Apple is transitioning its processors' architecture from Intel (x86_64) to ARM (arm64e) for its line of laptop and desktop computers. The M1 is the first processor in this transition. Programs built for one architecture don't run on the other, but to make this transition smooth, Apple is using a few tricks it already used in past transitions. One of these tricks is Rosetta, which effectively acts as an emulator, allowing x86_64 applications to run in arm64e as if they were running in x86_64. The other trick is fat binaries, which Apple calls universal binaries. These are binaries that contain multiple copies of the code, one for each target architecture. When the time comes to run the program, the system selects the copy of the code that matches the architecture where it's running. The disadvantage is that the binaries get a lot larger, but it's great for distribution as users don't need to worry about downloading the right thing for the architecture they have.
During this transition phase, there are a few apps already using fat binaries, but a lot of apps are still running only on x86_64. At the time this text is being written, this is the case for dotnet core, and for all dotnet core based applications.
Dotnet runs well on arm64 architecture, and has been running on Raspberry Pi, smartphones, AWS Graviton, etc. But on the M1, being macOS, the runtime installation defaults to x86_64.
m1mac$ file `which dotnet` /usr/local/share/dotnet/dotnet: Mach-O 64-bit executable x86_64
This isn't a problem — Rosetta allows the code to run flawlessly. The problem comes if we attempt to debug this process using LLDB and dotnet-sos. The problems start right after running
dotnet sos install. After that command, attempt to run lldb will result in the following errors before the prompt
error: this file does not represent a loadable dylib error: 'setsymbolserver' is not a valid command.
This means that LLDB is trying to load the SOS plugin, but there's an architecture mismatch — LLDB is running in arm64 and attempting to load a library built for x86_64. Rosetta doesn't help here, because Rosetta only applies to programs being run, not to libraries being loaded into programs that are already running.
We can fix the architecture of the SOS library being loaded, by running
dotnet sos install --architecture arm64. This will apparently work (the errors at the beginning of the session will be gone), but no SOS command will work.
(lldb) dbgout Debug output logging enabled (lldb) sos ClrStack LoadLibrary(/usr/local/share/dotnet/shared/Microsoft.NETCore.App/5.0.8/libmscordaccore.dylib) FAILED 00000000 Failed to load data access module, 0x80131c4f You can run the debugger command 'setclrpath <directory>' to control the load of libmscordaccore.dylib. If that succeeds, the SOS command should work on retry.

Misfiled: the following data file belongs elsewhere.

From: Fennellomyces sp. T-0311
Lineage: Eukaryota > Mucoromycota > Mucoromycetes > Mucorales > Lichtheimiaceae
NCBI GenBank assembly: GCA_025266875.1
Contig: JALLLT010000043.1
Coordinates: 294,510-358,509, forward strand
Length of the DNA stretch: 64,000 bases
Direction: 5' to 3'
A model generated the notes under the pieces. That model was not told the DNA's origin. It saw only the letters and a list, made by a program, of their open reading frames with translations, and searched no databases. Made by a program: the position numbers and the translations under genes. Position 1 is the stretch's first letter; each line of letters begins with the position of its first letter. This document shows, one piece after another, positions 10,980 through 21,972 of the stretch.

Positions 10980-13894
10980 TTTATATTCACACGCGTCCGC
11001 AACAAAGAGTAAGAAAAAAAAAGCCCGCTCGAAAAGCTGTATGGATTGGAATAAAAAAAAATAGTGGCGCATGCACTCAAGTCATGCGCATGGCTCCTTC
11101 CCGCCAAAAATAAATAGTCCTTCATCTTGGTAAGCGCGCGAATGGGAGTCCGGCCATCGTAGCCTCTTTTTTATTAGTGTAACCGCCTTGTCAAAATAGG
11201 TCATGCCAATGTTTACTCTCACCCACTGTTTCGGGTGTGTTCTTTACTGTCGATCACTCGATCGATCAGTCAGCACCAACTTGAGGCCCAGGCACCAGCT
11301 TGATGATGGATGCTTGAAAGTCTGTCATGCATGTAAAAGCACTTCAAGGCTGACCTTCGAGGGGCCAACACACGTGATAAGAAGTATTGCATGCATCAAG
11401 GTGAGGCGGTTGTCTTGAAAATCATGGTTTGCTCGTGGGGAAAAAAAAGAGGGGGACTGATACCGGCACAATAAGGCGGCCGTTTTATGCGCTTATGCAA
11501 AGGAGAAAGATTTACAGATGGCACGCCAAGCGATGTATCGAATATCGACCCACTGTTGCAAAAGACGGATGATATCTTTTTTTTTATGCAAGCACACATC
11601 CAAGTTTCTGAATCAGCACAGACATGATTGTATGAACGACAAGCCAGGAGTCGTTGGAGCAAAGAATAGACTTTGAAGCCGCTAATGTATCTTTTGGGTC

From the complaint, it looks like SOS can't locate the CLR runtime libraries, but the problem is actually that we're running LLDB+SOS in arm64 and those CLR libraries are … in x86_64.
Fortunately, there's another workaround. LLDB is installed as a fat binary, which we can easily validate by running
m1mac$ file `which lldb` /usr/bin/lldb: Mach-O universal binary with 2 architectures: [x86_64:Mach-O 64-bit executable x86_64] [arm64e:Mach-O 64-bit executable arm64e] /usr/bin/lldb (for architecture x86_64): Mach-O 64-bit executable x86_64 /usr/bin/lldb (for architecture arm64e): Mach-O 64-bit executable arm64e
Since we'll be debugging a dotnet process (x86_64) and we'll need to load the dotnet libraries (x86_64), forcing LLDB to start through x86_64 with Rosetta should fix all our issues. This can be done by passing the command through
/usr/bin/arch -x86_64, so instead of
lldb you would run
/usr/bin/arch -x86_64 lldb.
m1mac$ /usr/bin/arch -x86_64 lldb -p 21787 Aded Microsoft public symbol server (lldb) process attach --pid 21787 Process 21787 stopped * thread #1, queue = 'com.apple.main-thread', stop reason = signal SIGSTOP frame #0: 0x00007fff2031bcde libsystem_kernel.dylib`__psynch_cvwait + 10 libsystem_kernel.dylib`__psynch_cvwait: -> 0x7fff2031bcde <+10>: jae 0x7fff2031bce8 ; <+20> 0x7fff2031bce0 <+12>: movq %rax, %rdi 0x7fff2031bce3 <+15>: jmp 0x7fff20319ad9 ; cerror_nocancel 0x7fff2031bce8 <+20>: retq Target 0: (dotnet) stopped. Executable module set to "/usr/local/share/dotnet/dotnet". Architecture set to: x86_64-apple-macosx-.
We finally have a working debugger, which we can easily validate by issuing some SOS commands.
(lldb) sos ClrStack OS Thread Id: 0x358c9 (1) Child SP IP Call Site 0000000304A6B6D8 00007fff2031bcde [HelperMethodFrame: 0000000304a6b6d8] System.Threading.Thread.SleepInternal(Int32) 0000000304A6B820 000000010F3808B7 System.Threading.Thread.Sleep(Int32) [/_/src/coreclr/src/System.Private.CoreLib/src/System/Threading/Thread.CoreCLR.cs @ 257] 0000000304A6B830 000000010F81F443 TestProj.Program.D() [~/TestProj/Program.cs @ 32] 0000000304A6B840 000000010F81F3FE TestProj.Program.C() [~/TestProj/Program.cs @ 27] 0000000304A6B850 000000010F81F3BE TestProj.Program.B() [~/TestProj/Program.cs @ 22] 0000000304A6B860 000000010F81F37E TestProj.Program.A() [~/TestProj/Program.cs @ 17] 0000000304A6B870 000000010F815AFB TestProj.Program.Main(System.String) [~/TestProj/Program.cs @ 12]
It took me a lot more than I'm proud to admit to get to this point, and it was disappointing that throughout the journey, Googling for most error messages yielded no useful results. Hopefully this post may be found by someone hitting the same problems. At the pace dotnet is evolves, it's likely that this information will soon be obsoleted by a native dotnet arm64e version for macOS.